Testing, Design and Installation of a Groundwater Monitoring Well

Groundwater Monitoring Well – What You Should Know

If your property has a groundwater monitoring well, it’s important you know how to maintain it. Even if you’re not using the well, it’s essential you are aware of the well’s parts. A groundwater well can be used to provide water to your property, so hiring a professional team means testing the water for safety.

Groundwater Monitoring Well Definition

A groundwater monitoring well is a well-crafted well installed in the ground to collect a groundwater sample. The monitoring well can also gain hydrogeologic information. This process is especially necessary if your home or property is near a treatment facility or agricultural waste area. If the groundwater is contaminated, you’ll need to hire a team to purify the water for you. If the water remains unclean, it could lead to health problems for you and your family.

This machinery also includes a monitoring well cover that is usually made of steel. The cover can also be flush-mount. The cover helps to protect the well during testing. It is common to find harmful substances in the soil while the monitoring well is working.

Using a monitoring well is also a great idea before your home is built. If you try to construct a building on contaminated soil, you could incur costly repairs in the future.

The Soil Contamination Testing Process

Testing for soil contamination is necessary before you know which groundwater monitoring methods are right for you. The results of the test will also indicate the groundwater monitoring well supplies needed to get the job done.

During the soil assessment, you’ll find out if there are organic vapors; hydrocarbons like petroleum, heavy metals, and other toxins on your property. The water table depth and the size of the soil grains are evaluated as well. Petroleum contamination is often the primary reason for soil contamination, due to chemical spills. The spills often occur in busy urban areas and make their way into residential soil.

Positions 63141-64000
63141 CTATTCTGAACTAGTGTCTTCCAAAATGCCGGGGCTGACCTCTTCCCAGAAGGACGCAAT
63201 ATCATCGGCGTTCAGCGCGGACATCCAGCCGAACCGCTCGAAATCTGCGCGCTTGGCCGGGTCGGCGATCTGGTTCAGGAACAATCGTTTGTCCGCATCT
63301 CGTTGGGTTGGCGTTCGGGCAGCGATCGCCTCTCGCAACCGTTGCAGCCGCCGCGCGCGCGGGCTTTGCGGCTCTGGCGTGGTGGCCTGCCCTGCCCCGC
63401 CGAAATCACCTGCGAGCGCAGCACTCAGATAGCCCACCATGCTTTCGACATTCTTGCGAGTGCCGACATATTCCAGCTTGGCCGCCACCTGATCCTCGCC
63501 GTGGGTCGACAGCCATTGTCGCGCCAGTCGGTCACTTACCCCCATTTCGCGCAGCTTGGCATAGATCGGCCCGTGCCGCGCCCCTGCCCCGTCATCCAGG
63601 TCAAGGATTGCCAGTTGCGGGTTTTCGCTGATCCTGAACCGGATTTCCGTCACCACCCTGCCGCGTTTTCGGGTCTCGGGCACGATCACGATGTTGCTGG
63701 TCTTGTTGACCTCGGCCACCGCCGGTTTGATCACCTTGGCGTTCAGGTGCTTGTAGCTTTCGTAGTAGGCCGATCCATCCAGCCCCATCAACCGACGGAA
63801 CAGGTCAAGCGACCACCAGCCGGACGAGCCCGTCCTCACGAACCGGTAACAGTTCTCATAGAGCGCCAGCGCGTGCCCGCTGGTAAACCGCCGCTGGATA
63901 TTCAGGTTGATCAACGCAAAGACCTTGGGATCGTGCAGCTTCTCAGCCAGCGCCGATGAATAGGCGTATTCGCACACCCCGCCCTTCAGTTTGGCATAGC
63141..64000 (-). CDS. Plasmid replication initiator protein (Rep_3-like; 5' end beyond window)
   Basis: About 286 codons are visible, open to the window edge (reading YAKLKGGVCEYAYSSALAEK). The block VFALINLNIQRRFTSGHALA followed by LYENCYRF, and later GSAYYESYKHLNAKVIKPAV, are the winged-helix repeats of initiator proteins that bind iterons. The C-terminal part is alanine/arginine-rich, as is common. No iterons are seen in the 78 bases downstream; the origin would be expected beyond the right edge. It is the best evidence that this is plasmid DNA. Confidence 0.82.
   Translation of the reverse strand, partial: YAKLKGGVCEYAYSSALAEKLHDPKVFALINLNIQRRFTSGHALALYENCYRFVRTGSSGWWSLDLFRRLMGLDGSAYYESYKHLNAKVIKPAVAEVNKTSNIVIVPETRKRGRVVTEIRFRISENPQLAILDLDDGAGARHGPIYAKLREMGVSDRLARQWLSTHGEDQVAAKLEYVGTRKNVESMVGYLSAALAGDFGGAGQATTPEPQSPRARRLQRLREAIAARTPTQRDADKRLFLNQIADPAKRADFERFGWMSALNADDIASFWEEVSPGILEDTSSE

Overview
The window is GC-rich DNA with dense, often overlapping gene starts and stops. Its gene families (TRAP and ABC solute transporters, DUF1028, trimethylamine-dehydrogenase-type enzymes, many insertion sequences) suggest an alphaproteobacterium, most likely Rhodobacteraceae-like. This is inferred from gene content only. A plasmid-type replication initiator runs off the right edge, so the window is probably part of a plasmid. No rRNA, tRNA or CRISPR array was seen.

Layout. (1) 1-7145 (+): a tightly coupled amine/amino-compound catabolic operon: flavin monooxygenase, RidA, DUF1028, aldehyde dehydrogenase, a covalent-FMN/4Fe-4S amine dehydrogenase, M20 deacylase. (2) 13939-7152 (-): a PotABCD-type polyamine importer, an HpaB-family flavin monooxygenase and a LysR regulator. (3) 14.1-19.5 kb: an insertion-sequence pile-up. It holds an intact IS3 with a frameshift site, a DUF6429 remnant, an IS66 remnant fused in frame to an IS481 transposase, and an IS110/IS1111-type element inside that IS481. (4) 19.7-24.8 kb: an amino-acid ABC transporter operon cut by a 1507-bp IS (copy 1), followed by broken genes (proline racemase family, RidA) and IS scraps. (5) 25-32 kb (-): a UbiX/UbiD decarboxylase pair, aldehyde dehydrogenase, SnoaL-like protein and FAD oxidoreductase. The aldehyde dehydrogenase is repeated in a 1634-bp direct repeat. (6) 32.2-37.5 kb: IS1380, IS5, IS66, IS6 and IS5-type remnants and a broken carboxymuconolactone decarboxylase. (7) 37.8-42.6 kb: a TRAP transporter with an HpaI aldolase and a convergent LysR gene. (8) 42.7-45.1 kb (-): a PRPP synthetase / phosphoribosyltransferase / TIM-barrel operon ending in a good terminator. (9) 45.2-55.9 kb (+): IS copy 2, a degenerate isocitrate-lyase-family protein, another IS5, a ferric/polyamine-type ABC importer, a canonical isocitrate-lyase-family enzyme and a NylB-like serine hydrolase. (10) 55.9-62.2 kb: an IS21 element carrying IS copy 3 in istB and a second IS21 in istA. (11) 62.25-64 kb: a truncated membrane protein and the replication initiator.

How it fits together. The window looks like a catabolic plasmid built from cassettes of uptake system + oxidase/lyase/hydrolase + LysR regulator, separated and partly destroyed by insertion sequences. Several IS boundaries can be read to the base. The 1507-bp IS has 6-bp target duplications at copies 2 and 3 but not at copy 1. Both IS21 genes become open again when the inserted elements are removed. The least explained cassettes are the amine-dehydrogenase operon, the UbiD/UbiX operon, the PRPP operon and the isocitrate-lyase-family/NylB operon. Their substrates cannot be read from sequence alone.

Soil samples are taken from several random spots in the soil. The testing process also allows for the evaluation of the soil at various levels. The soil testing professional will drill holes in the ground with a hollow-stem auger. Push probes or sonic drills are used for this part of the process as well. It’s best to drill at least five feet under the water table. However, if you suspect that the contamination is deeper, it may be best to drill 10 feet deep, or to the deepest contamination point possible.

Testing for Groundwater Contamination

A groundwater test determines how many pollutants are in the soil, as well as the concentration of these pollutants. An on-site assessment is also necessary for groundwater cleanup to be successful. It may also be necessary to dig a deep well during the assessment and treatment. This will determine if the soil and water table has been negatively affected by petroleum.

Hiring a Professional Team

Testing for soil contamination isn’t something you should do on your own. When you hire All American Environmental, you’ll get tailored solutions for your property. We understand that different cleaning methods are necessary for various soil types. Our team also provides the latest in technology when it comes to soil cleaning assessment and methods. Since our equipment is technologically advanced, we can finish the job efficiently. This will save you both time and money. We meet all state requirements and can provide you with necessary documentation if you need to submit anything to the state for approval.

Contact All American Environmental today to get a quote on the tank cleaning, groundwater monitoring, and vacuum truck cleaning services your property may need. Our team is happy to answer any questions you may have. We’ll also visit your property to conduct an evaluation. These tests will let you know exactly which services are necessary to keep your property safe. Call, email or use our online form today for more information.